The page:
As a Christian I'd like to see more of a "pro-life" commitment to this side of the story. Maybe then I'd be convinced that there is a real concern for women and their welfare. The desire to "value life" when "life" refers to a foetus is all well and good, but what of the lives and wellbeing of women? What of the life of the child once it's actually exited the womb? I don't see any of that in the demonstrations outside clinics, or in the desire to lower the legal limit on dubious medical grounds. And that's why I occupy my "niche" position: because I hope for something different. People are entitled to an anti-abortion view, but all too often they let themselves down.

5 comments:

em said...

Exactly how I feel about this — I wonder if the niche is larger than we're led to believe. Thanks for putting this viewpoint into words and onto the internet.

Sam said...

Hi Hannah! Stopping by as promised to read your views on this. In answer to your question - yes very niche! haha. Although just because a view is unusual or niche, it doesn't make it wrong. I'm not sure if you were suggesting that in either your tweet or blog? Probably not, in which case I find it an interesting comment. Care to elaborate?

I am 100% in agreement with you over this point..."It's my belief that a commitment to lowering the number of abortions should go hand in hand with a commitment to lowering the number of unwanted pregnancies and supporting women at all stages of their lives."

My question is why can't we do both? It seems like you're arguing for one (pregancy help and general issues) but saying the other one (abortion laws) should remain how they are.

I would also want to raise the moral issue. When does life start and who decides when life starts?

Shouldn't our morality as Christians come into play a bit more? I mean, yes if abortion was made illegal it's likely it would result in backstreet abortions - which no one wants. The trouble with that argument though, is it's based on ifs, buts and unknowns.

In summary I think you're right to point out that greater care is needed around women and their welfare in all of life. I just don't see why that point should stop anyone from campaigning for a reduction in abortions. For me those two things can go hand in hand.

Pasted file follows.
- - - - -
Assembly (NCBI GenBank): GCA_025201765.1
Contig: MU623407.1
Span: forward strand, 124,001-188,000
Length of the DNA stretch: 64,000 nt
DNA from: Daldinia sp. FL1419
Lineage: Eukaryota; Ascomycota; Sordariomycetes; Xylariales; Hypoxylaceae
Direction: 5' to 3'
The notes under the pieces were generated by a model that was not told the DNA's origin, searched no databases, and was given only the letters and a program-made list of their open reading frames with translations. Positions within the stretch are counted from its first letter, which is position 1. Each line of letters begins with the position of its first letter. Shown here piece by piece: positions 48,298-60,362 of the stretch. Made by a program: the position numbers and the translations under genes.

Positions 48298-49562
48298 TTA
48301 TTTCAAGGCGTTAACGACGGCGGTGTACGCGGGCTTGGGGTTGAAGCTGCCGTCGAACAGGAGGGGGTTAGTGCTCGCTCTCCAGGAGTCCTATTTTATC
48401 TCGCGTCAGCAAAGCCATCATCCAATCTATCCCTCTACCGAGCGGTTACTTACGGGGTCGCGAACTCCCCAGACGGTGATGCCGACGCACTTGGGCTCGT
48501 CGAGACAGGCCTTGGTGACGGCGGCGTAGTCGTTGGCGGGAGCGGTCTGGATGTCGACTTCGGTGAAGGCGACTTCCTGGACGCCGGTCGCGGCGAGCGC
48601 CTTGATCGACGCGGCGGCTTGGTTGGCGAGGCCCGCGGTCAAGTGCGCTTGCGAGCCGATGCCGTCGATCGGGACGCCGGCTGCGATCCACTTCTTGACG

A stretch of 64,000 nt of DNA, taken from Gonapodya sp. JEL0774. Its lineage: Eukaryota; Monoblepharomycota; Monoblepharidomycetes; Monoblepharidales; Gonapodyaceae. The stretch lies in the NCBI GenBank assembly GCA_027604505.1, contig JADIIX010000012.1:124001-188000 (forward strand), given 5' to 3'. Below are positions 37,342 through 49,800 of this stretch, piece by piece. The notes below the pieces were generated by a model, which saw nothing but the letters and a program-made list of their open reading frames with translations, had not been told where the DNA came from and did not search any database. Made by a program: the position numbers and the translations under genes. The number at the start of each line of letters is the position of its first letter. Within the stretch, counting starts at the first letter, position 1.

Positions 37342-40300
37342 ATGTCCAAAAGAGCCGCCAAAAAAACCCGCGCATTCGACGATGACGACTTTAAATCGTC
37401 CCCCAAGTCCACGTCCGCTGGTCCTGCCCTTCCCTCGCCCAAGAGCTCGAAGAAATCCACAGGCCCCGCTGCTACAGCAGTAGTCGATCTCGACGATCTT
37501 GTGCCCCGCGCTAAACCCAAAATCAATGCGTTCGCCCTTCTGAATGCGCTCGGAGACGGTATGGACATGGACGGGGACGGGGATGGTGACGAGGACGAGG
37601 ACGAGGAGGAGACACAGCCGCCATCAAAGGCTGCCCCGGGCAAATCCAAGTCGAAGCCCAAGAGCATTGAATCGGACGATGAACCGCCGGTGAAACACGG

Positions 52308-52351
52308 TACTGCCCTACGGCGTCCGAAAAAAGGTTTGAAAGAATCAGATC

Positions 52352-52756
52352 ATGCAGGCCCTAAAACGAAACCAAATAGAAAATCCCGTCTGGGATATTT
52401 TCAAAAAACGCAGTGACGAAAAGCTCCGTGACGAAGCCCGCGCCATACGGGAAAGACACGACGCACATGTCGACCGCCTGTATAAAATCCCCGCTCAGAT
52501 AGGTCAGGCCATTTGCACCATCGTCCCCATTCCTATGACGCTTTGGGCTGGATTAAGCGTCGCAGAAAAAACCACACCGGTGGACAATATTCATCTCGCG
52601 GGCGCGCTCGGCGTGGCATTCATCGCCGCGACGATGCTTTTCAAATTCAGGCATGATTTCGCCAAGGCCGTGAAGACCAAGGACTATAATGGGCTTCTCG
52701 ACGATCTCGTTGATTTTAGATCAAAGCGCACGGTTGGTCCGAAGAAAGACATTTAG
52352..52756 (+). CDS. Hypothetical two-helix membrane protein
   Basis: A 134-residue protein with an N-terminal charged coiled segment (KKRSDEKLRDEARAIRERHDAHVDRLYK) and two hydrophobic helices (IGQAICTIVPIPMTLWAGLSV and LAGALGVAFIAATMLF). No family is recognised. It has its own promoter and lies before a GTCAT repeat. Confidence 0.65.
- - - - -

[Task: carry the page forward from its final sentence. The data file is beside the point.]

Hannah Mudge said...

Sam - I find it a bit niche because in general, people I know tend to generally espouse a pro-life position but the issues surrounding abortion and why women choose to have them after very rarely mentioned. The evo pro-life position all too often (but not always) comes from a position of privilege. You don't find many people of similar beliefs who will admit to being pro-choice IMO.

I didn't want to have the post going on for much longer than it already was, so to elaborate on the 20 weeks point, I think that if access was quicker, it could be more of a reality. The main issue for a lot of people, and which I feel conflicted about myself, is the possibility of curveballs thrown by the 20 week scan. I personally know a couple of people who have (sadly for them as the babies were planned) made the decision to terminate at this stage due to the detections of conditions incompatible with life. It's unclear in this case what restrictions those in favour of 20 weeks want - do they want to see an end to 'social abortions' only after 20 weeks? If so, there are the issues raised by the case studies from BPAS I highlighted in the post.

I don't think that these issues should stop people from campaigning for a reduction in the upper limit, but I do think that such campaigning needs to be combined with work on these other areas.

I don't disagree with you about the issue of life, but the rest of the issues concern me too.

fritha strickland said...

great post, I dont know how I stumbled across your blog but here I am. I also wrote about being Pro Choice on my blog (having been through a termination at 17). I think you put your point across very well! x

Hannah Mudge said...

Thanks Fritha, glad you enjoyed reading.